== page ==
Saturday, January 19, 2013

One Step Closer to Bangkok

For the past few months rumors of Starbucks' imminent arrival have swirled, with stories from major outlets like the BBC apparently confirming that the coffee behemoth was coming to Saigon. I've been hearing that Starbucks was on the way since moving here in 2010, so I didn't put much stock in the latest 'news'. Well, this time the rumors were true. Today I saw the first outlet going in next to the New World Hotel, on the traffic circle where Nguyen Trai and Cach Mang Tang 8 meet. I'm assuming this will be open before Tet, which falls on February 10 this year.
Sadly, Saigon is now another step closer to turning into Bangkok. In the time I've lived here, Subway, Baskin Robbins, and most recently Burger King (a new one of which seems to open daily) have arrived. KFC, Lotteria, and Pizza Hut keep expanding. It's only a matter of time before McDonalds and all the rest show up. The worrying thing about Starbucks is that every young Vietnamese person with some money is going to flock to it, since they are all so obsessed with anything from the West. I would bet my paycheck that the ca phe sua da made on the sidewalk by thousands of women around town tastes better than Starbucks coffee. Those women can still count on the loyalty of construction workers and other laborers who can't afford a $5 drink, but for how much longer? Starbucks is surely going to be a huge hit here, but you won't ever see me inside.

8 comments:

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    1. Thanks! By the way, are you someone I know? Asking because of your name.

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    2. I don't think we know each other. I did go to LSU and am currently living in Louisiana. Geaux Tigers!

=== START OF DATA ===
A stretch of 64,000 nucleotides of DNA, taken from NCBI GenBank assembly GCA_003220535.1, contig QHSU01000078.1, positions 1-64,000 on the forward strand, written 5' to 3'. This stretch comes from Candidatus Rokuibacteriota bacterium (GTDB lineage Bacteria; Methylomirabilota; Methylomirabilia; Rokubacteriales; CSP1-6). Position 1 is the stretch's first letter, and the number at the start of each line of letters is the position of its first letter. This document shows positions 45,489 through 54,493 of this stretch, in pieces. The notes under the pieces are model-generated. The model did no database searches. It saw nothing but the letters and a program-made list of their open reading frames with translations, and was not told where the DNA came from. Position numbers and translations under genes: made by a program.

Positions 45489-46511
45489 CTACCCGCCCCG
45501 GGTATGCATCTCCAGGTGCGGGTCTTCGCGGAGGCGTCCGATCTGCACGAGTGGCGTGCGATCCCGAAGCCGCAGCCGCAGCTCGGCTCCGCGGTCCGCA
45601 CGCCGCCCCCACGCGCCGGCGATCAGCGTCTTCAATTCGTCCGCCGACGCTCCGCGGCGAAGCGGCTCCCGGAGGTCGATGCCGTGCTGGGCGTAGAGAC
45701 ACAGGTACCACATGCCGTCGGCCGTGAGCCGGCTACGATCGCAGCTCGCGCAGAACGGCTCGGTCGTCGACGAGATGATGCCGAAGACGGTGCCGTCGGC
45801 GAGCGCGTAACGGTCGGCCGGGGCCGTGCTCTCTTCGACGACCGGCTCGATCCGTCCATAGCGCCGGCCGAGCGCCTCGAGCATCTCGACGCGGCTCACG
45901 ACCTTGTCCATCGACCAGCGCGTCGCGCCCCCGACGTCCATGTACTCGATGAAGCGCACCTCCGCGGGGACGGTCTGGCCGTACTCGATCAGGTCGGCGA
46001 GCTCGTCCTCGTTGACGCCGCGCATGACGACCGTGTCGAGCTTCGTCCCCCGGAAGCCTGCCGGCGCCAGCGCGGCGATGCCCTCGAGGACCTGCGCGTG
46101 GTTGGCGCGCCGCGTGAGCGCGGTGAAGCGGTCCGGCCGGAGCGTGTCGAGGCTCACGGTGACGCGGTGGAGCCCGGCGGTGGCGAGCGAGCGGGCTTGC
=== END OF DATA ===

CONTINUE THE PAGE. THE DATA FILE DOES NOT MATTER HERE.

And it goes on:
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    3. Small world, most of my friends from back home went to LSU.

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  2. How does Vietnamese coffee taste like compare to starbucks or peets. Do they use different coffee bean?

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    1. I don't know what Peets is, and I've never had Starbucks coffee. Obviously people here use Vietnamese beans, Vietnam is the second-largest coffee exporter in the world but I have no idea what companies in the U.S. use.

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  3. Very well said. After living in Vietnam for a few years, I cannot understand why anyone would go to Starbucks for a coffee fix. I had to meet a client at Gloria Jeans one evening and missed my VND10k Caphe Sua Da buzz.
    btw, the bean used here is Robusta, which is what most US companies use for their basic coffee too. The Arabica is more expensive and is usually on menus as the more expensive options.

    Despite the current fascination for Starbucks, I am sure people will still keep going back to their local cafes. When international food chains entered the Indian market, there were people queuing up for meals, but once the novelty died out, the majority reverted to their old local haunts - keeping the new, more expensive ones as a once-in-a-while option.

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    1. Interesting. You may be right about the novelty wearing off, although KFC has been around here for a while and they are still regularly packed. I don't know how regularly a normal family eats their though.

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